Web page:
Tuesday, September 17, 2019

Arizona Supreme Court Backs Wedding Invitation Artists In Their Free Speech Claim

In Brush & Nib. v. City of Phoenix, (AZ Sup Ct., Sept. 16, 2019), the Arizona Supreme Court in a 4-3 decision held that Phoenix's public accommodation law cannot be applied to force owners of a wedding and event supply business to create custom wedding invitations for same-sex ceremonies when doing so violates their religious beliefs. The several opinions generated span 78 pages.  The majority opinion of Justice Gould, focusing largely on the compelled speech doctrine, said in part:
[Plaintiffs] have the right to refuse to express such messages under article 2, section 6 of the Arizona Constitution, as well as Arizona’s Free Exercise of Religion Act.... Our holding is limited to Plaintiffs’ creation of custom wedding invitations that are materially similar to those contained in the record.... We do not recognize a blanket exemption from the Ordinance for all of Plaintiffs’ business operations. Likewise, we do not, on jurisprudential grounds, reach the issue of whether Plaintiffs’ creation of other wedding products may be exempt from the Ordinance....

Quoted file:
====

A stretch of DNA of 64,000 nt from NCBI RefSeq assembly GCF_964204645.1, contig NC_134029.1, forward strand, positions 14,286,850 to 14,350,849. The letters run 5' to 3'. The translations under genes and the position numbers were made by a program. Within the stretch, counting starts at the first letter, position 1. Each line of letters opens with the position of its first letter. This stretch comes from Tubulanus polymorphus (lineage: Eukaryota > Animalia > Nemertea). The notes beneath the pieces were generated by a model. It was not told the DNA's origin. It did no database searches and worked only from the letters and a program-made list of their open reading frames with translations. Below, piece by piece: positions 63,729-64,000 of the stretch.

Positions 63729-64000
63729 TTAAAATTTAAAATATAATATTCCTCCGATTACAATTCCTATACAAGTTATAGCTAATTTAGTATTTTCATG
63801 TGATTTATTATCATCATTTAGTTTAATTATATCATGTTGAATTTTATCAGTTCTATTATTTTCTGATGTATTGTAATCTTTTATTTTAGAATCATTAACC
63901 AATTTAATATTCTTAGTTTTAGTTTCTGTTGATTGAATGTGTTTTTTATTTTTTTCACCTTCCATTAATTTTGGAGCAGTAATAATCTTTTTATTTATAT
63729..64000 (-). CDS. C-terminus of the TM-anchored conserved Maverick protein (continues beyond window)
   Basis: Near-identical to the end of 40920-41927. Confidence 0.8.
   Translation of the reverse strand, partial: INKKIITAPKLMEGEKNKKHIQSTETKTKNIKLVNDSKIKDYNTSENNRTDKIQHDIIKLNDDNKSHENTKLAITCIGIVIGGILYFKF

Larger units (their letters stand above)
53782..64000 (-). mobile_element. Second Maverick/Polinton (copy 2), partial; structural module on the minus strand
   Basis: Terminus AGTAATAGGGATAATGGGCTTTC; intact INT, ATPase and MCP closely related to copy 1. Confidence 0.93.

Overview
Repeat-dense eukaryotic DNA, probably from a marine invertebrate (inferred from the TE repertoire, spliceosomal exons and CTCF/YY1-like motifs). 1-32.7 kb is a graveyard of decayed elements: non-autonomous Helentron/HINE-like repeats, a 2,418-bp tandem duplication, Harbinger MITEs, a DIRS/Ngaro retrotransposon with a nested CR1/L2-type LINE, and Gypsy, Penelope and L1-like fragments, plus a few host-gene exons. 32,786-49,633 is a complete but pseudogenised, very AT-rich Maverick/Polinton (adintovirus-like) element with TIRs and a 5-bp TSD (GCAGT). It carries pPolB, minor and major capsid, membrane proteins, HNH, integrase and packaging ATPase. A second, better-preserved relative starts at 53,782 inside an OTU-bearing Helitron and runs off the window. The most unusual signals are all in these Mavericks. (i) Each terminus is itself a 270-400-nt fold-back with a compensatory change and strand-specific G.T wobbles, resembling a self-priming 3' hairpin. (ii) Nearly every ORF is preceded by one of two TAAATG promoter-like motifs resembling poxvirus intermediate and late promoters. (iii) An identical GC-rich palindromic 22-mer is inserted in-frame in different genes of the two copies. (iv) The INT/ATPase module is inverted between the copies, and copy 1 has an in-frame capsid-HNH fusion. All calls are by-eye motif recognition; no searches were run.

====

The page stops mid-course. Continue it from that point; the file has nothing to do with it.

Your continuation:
Plaintiffs’ custom wedding invitations, and the creation of those invitations, constitute pure speech entitled to full First Amendment protection....
Here, Plaintiffs’ objection is based on neither a customer’s sexual orientation nor the sexual conduct that defines certain customers as a class. Plaintiffs will make custom artwork for any customers, regardless of their sexual orientation, but will not, regardless of the customer, make custom wedding invitations celebrating a same-sex marriage ceremony. Thus, although Plaintiffs’ refusal may ... primarily impact same sex couples, their decision is protected because it is not based on a customer’s sexual orientation.
Justice Bolick filed a concurring opinion. Three dissenting opinions were filed, one joined by all three dissenters. The primary dissent written by Justice Bales said in part:
Our constitutions and laws do not entitle a business to discriminate among customers based on its owners’ disapproval of certain groups, even if that disapproval is based on sincerely held religious beliefs. In holding otherwise, the majority implausibly characterizes a commercially prepared wedding invitation as “pure speech” on the part of the business selling the product and discounts the compelling public interest in preventing discrimination against disfavored customers by businesses and other public accommodations.
Arizona Republic reports on the decision.